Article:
On This Day … 22 September

People (Deaths)

  • 1988 – Rais Amrohvi, Pakistani psychoanalyst, scholar, and poet (b. 1914).
  • 2012 – Jan Hendrik van den Berg, Dutch psychiatrist and academic (b. 1914).

Rais Amrohvi

Rais Amrohvi (Urdu: رئیس امروہوی‎), whose real name was Syed Muhammad Mehdi (12 September 1914 to 22 September 1988) was a Pakistani scholar, Urdu poet and psychoanalyst and elder brother of Jaun Elia. He was known for his style of qatanigari (quatrain writing). He wrote quatrains for Pakistani newspaper Jang for several decade. He promoted the Urdu language and supported the Urdu-speaking people of Pakistan. His family is regarded as family of poets.

The Sindh Assembly passed The Sind Teaching, Promotion and Use of Sindhi Language Bill, 1972 that created conflict and language violence in the regime of Prime Minister Zulfikar Ali Bhutto, he wrote his famous poem Urdu ka janaza hai zara dhoom say niklay (It is the funeral of Urdu, carry it out with fanfare). He also intended to translate the Bhagavad Gita into standard Urdu.

Jan Hendrik van den Berg

Jan Hendrik van den Berg (11 June 1914 to 22 September 2012) was a Dutch psychiatrist notable for his work in phenomenological psychotherapy (cf. phenomenology) and metabletics, or “psychology of historical change.” He is the author of numerous articles and books, including A different existence and The changing nature of man.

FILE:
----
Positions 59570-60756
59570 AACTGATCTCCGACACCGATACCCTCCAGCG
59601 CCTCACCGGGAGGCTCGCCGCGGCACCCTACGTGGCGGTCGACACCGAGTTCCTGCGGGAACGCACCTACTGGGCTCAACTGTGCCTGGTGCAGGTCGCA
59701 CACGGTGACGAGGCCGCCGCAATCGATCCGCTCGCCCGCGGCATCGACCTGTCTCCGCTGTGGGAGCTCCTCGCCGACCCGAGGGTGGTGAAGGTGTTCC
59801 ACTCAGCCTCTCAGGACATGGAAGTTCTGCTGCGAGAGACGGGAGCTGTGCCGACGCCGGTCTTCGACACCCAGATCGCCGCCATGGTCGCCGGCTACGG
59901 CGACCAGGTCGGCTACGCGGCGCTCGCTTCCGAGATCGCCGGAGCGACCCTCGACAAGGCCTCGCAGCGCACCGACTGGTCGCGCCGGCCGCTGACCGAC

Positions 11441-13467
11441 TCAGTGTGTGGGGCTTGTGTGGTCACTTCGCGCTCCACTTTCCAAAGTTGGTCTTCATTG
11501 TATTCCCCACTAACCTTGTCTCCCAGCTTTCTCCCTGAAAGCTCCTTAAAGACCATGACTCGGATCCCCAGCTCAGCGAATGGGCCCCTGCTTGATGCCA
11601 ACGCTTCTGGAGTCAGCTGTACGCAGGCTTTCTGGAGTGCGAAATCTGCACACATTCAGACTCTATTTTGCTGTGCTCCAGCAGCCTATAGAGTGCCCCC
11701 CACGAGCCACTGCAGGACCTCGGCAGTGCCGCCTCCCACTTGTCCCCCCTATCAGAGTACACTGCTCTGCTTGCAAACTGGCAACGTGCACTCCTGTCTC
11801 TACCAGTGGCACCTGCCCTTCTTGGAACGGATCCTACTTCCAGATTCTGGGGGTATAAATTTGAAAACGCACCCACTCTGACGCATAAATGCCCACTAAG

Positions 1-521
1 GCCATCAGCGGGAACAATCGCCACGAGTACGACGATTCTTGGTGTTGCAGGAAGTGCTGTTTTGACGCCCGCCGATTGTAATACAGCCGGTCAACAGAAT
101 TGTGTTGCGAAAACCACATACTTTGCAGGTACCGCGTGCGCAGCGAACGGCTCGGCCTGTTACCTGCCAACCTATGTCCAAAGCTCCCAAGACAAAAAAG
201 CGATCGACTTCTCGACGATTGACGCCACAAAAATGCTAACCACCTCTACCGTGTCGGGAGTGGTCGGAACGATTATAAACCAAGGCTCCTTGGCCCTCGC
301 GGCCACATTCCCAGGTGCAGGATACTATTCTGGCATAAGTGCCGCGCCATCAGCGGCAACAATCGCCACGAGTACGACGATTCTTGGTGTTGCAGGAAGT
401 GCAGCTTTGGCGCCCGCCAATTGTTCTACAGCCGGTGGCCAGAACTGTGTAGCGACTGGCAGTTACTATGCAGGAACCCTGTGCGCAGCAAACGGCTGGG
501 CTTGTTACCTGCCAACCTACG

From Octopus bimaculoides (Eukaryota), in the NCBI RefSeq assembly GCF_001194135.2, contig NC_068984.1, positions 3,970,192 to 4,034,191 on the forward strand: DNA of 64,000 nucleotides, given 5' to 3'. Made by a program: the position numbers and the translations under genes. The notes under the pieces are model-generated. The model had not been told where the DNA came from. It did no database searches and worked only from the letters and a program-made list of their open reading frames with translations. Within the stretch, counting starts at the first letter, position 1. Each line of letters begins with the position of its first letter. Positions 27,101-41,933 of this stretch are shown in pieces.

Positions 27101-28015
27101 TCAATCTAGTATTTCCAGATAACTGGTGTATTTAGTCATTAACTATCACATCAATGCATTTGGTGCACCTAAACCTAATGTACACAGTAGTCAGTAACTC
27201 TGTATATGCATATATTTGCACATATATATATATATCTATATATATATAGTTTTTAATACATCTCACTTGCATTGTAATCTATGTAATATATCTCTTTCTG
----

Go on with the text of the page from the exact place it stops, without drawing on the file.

Between 1933 and 1936, he earned diplomas in primary school and high school education, the latter with a focus on mathematics. He also published papers on entomology. He then entered medical school at Utrecht University specialising in psychiatry and neurology. He completed his doctoral dissertation in 1946. One year later, after studying in both France and Switzerland, Dr. Van den Berg was appointed to Head of Department at the psychiatry clinic at Utrecht. At Utrecht, he lectured in psychopathology in the medical school and was also appointed to Professor of Pastoral Psychology in the theology department. In 1954, Dr. van den Berg took a position of Professor of Psychology at Leiden University. Since 1967, he has been a visiting professor at many universities and conducted lecture tours internationally.

Having lived most of his later life in a monumental house at the market in the historical centre of Woudrichem, he died in nearby Gorinchem.

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